In 2018, football is king. For better or worse, the National Football League has become the most popular sporting entity in the United States, and it’s not even close. That being said, while the NFL would prefer the black & white memories of leatherhead coal miners pioneering the game into an instant national pastime, pro football owes more reflection to the actions of men still living on this earth. Still able to capture the voices and experiences of the men who lived it, American Pro-Football didn’t truly come of age until 1968. As we approach the 50th anniversary of Super Bowl III, Bob Lederer’s latest book “Beyond Broadway Joe” provides an in-depth retrospective on one of the most important football teams in history. The New York Jets shocked the world with their guarantee and victory over the favored Baltimore Colts, and the charismatic Joe Namath captured America’s heart. Something to appreciate in the five decades since, is that there’s more to remember beyond the handsome gunslinger pointing his finger in victory towards gridiron immortality.
Before the Super Bowl became the unofficial national holiday it is today, the dual-league championship was envisioned more as a business venture between the slowly merging American and National Football Leagues. While still conducting games and seasons separately to close out the 1960s, a final contest between each league’s champions to cap off the season was the much less catchy named “AFL-NFL World Championship Game.” While the book does a great job explaining this environment of pro-football at the time, the main-course here is Super Bowl III itself. Most of us know the basics: Joe Namath, handsome and cool as can be, guarantees a Jets victory and masterfully earns MVP honors in one of the biggest upsets in sports history. Thankfully however, nothing in Beyond Broadway Joe feels like a rehash. Want to know more about the “guarantee” and the steep odds? Great, watch any of the 10,000 hours of NFL Films on the subject. For the rest of us higher life forms, we’re treated to a full exposition on every player and coach on the 1968 New York Jets, and I do mean EVERY player.
I don’t care if you’re the biggest sports fan in the world, you WILL learn something from this book. Lederer’s research and personal knowledge runs deep and there is extra special care in displaying the intricate roles each person had in winning Super Bowl III. As a Baltimore fan, born some 20 years after this game was played, the lack of preparation of the Colts’ game-plan discussed in Beyond Broadway Joe drives me up a wall, and I feel like driving down to Florida to kick Don Shula right in the sack once and for all! Ok ok, I’m kidding, but even five decades later the calm, improvisational “modern offense” of the AFL Champion Jets over the old guard Colts has to be one of the most skewed in history.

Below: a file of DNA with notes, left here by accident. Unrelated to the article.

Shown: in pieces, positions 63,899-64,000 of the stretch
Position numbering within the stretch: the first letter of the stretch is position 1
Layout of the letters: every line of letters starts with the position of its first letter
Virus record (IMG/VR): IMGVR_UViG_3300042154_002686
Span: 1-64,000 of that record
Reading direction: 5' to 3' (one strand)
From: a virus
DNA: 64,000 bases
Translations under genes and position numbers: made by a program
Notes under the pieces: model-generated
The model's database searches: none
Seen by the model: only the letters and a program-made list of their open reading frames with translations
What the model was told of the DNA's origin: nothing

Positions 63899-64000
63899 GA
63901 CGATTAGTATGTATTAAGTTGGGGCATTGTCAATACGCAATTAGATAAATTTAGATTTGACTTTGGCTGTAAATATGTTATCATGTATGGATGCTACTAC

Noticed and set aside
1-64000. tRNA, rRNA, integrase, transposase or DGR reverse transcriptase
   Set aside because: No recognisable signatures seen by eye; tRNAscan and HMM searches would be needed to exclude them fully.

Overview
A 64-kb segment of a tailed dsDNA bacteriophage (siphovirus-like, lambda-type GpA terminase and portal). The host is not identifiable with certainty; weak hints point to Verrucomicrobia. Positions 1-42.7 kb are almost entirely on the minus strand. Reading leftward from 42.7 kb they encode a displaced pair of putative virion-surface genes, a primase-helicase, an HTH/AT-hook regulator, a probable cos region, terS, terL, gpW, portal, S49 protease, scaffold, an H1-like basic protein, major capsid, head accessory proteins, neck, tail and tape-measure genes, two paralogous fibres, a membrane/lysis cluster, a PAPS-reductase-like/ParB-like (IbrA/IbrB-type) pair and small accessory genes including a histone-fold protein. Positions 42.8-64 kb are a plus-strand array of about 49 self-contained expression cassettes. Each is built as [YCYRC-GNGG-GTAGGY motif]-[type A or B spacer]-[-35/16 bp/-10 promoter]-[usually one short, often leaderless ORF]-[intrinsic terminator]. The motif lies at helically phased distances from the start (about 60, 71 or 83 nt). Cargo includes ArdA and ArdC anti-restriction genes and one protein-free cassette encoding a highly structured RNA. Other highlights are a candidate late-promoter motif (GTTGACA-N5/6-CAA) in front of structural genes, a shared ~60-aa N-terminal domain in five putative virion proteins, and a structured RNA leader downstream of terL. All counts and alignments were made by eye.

As we close in on the 2018 NFL playoffs, this season has been struggling for an identity. We’ve seen several 75-100+ total points games, and just as many combined in the single digits. With several young gunslingers making dazzling moves, and old master craftsmen defying time itself, the NFL is due for another changing of the guard…and we may not be prepared for the result. It doesn’t take a great deal of effort to draw comparisons to the teams of Super Bowl III to the Rams or Patriots among others of 2018. Fifty Super Bowls later, and we might just learn the same lesson all over again.
Rating: Beyond Broadway Joe will be a pleasure to read for any die-hard football fan, regardless of the era of your fandom. Need a last minute Christmas gift for dad? Well get ready to be the new family favorite. Exploring every facet of the roster, and the recounting tales of players, schemes and ideas otherwise forgotten is worth the price of admission alone.